If someone says he has repented in some area, but his life is the same as it was before, there hasn’t really been repentance. When someone has truly repented, his heart and life is going to be filled with something different.

I’ve had people ask me, “Well, if I was a Christian, what would I do?” One thing is for sure: they would do some things differently than they did before. They would replace some of their wrong attitudes, habits, and actions with right attitudes, habits, and actions. They would replace the bad with good. Repentance without replacement is not true repentance.

There are Christians who allow sin to creep into their lives. They aren’t happy about the sin and don’t want it to be there, but for some reason they can’t seem to get past it. They can be tired of the wrong things, wanting to get rid of them, yet still not be able to do so. Why? Because life isn’t a vacuum, and you can’t just take something out. You’ve got to not only take out the bad, but immediately replace it with something good.

For example, if you have a problem with saying wrong, hurtful things to people, you can’t just stop talking altogether. It won’t work. Instead, you must purposefully, deliberately replace the hurtful words with kind, uplifting words. Instead of cutting down, you need to build up. You can’t just remove the bad. You’ve got to intentionally and deliberately replace the wrong with right.

One of the key pursuits of my life has been trying to understand why young people rebel and what needs to be done to solve the problem of rebellion. One of the most important things I’ve learned about how to turn a rebel around is this principle of replacement. Your teen can’t live in a vacuum any more than you can. You can’t just take away the bad things—bad friends, bad music, bad television or videos—from his life. You’ve got to replace them with something good.

There Is No Such Thing as Neutrality

There’s a song I like entitled “What Will You Do With Jesus?” It includes the phrase “neutral you cannot be.” That is a very true statement. But I would add to that and say, “neutral you dare not be.”

Going back to the passage in Matthew 12, we read that the demon who had gone out of the man said, “I will return into my house from whence I came out.” When he went back, he found it empty, swept and garnished. “Then goeth he, and taketh with himself seven other spirits more wicked than himself, and they enter in and dwell there: and the last state of that man is worse than the first.”

You cannot just keep on not doing bad. The life of the man in this passage had wrong in it. But when the wrong went out, his life was empty, and he didn’t fill it with anything good. When the demon came back, the man’s life was still empty, and the demon was able to go back into the man. Neutral you cannot be. You will either be controlled by God’s Spirit or by the Devil’s spirit. (That’s not to say that everyone who isn’t living for God is literally demon-possessed, but it does mean that if we’re not allowing God to have control over our lives, Satan will take control in some way.) You cannot long remain with a heart that is empty of both good and evil.

I remember a young man who came into my office one Monday carrying a container of filthy music tapes. He had come to church the day before and had gotten right with God. When he came in carrying that box of tapes, he said, “I’ve got to get rid of these.” I said, “Praise God! But could I tell you something? If you don’t put some good music in its place, you’ll be right back into the garbage within a few days. Get some melodious, uplifting music and listen to it instead. You’ve got to have something right or else it will be too easy to go back to the wrong.”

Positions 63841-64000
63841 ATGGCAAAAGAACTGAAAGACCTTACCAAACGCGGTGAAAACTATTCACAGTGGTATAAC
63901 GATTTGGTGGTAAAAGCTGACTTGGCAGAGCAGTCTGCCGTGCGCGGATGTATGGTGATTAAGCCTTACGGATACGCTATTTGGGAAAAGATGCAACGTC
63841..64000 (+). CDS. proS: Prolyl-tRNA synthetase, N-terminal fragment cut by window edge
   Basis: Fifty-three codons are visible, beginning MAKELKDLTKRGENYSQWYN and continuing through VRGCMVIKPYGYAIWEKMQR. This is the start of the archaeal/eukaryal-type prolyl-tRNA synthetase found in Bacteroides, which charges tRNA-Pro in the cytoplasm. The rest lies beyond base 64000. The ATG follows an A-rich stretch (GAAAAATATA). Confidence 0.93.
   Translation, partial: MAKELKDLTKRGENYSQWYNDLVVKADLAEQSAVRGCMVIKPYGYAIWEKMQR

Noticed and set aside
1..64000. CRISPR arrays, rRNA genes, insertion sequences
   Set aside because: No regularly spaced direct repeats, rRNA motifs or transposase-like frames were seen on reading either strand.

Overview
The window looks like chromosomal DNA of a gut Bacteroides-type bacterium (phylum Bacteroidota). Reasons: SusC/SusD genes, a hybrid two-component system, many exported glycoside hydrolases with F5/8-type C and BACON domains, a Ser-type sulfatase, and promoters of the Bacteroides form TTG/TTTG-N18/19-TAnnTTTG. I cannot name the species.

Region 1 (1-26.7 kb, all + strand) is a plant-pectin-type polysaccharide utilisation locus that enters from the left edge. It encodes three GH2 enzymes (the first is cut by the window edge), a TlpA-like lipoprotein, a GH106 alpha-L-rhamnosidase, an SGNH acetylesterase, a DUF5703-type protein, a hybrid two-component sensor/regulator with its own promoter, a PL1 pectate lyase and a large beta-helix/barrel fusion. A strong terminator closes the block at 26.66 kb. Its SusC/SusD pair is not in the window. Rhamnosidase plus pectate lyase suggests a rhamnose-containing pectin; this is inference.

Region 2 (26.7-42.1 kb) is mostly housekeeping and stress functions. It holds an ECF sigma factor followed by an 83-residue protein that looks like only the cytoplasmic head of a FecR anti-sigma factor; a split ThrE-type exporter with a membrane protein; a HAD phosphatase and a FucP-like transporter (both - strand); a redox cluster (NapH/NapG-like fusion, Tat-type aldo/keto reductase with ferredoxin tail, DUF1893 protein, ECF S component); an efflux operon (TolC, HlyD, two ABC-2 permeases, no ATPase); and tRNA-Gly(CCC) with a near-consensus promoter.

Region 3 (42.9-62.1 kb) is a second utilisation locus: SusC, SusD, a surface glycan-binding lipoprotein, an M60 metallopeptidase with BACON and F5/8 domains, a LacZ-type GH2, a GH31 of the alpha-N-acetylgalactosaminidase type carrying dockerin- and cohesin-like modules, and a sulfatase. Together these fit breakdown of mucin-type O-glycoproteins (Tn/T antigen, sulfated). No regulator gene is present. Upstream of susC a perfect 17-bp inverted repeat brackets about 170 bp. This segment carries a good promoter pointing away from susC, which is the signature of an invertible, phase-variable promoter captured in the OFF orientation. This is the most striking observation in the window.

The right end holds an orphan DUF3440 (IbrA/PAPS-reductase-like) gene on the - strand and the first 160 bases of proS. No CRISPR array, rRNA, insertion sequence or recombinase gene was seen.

Dad and Mom, do not expect your child to live in a vacuum. If your child has wrong friends, don’t just take the bad friends away. Make sure instead that your children have the right kind of friends. There is a hunger in the soul of man for a friend. Jonathan needed David, and David needed Jonathan. But you’ve got to make sure your children have the right friends instead of the wrong friends.

If you or your child has a problem with bad books or magazines, don’t just get rid of them. Replace them with something good. Build a library of good, wholesome reading material. This same principle is true with any bad habit you can name. If you quit something bad but don’t replace it with something good, it won’t be long before you’ll find yourself back into the bad. And the addiction the second time will probably be stronger than it was the first time.

Failure to understand this principle is one reason why so many Christian families have a hard time getting rid of bad television viewing. They make a commitment to change, but then they walk into the living room and stare at a blank screen. You can’t do that for very long. It will draw you back in. You’re either going to have to find some good videos you can watch, or, if you want to give up television and videos altogether, you’re going to have to find some other good activity to take its place.

I know some godly men who read aloud to their children from great biographies every evening. The children love it and sit in rapt attention. You know why? Because that’s what they’re used to doing. Their appetites have not been spoiled by the “sweet” things of this world, so they’re glad to have the “meaty” things.

Rebellion must be replaced with respectfulness. Disloyalty must be replaced with loyalty. Gossiping must be replaced with uplifting conversation. Intentionally, deliberately, think of only good things to say. Replace words of criticism with words of gratefulness.

If you’ve got a problem with selfishness, you’ve got to replace it with selfless acts of service. If you’ve got a problem with anger, you’ve got to replace it with love and kindness. You’re going to be filled with something. Lust or purity. Envy or trust. Hatred or love.

I’ve seen parents who just try to protect their children. That’s great. We need to protect our children. But that can’t be all we do. We can’t just keep them away from the dangerous, bad things of the world. We’ve got to give them good things.

Don’t try to put yourself or your children in a vacuum. Only when we take active steps to replace bad with good and wrong with right can we and our children live in true spiritual victory. 

Published on March 13, 2009

Dr. S. M. Davis has been the pastor of Park Meadows Baptist Church for 33 years. He and his wife, Rae Jean, have been married for 39 years and have four children and 11 grandchildren. He also speaks widely in churches and at homeschool conventions on family-related issues. For more information about his ministry, visit or call 800-500-8853.

Editor’s Note: This article was originally preached as a sermon by Dr. S. M. Davis and was specially edited and adapted for publication for the Jan/Feb ’09 issue of Home School Enrichment Magazine. Learn more at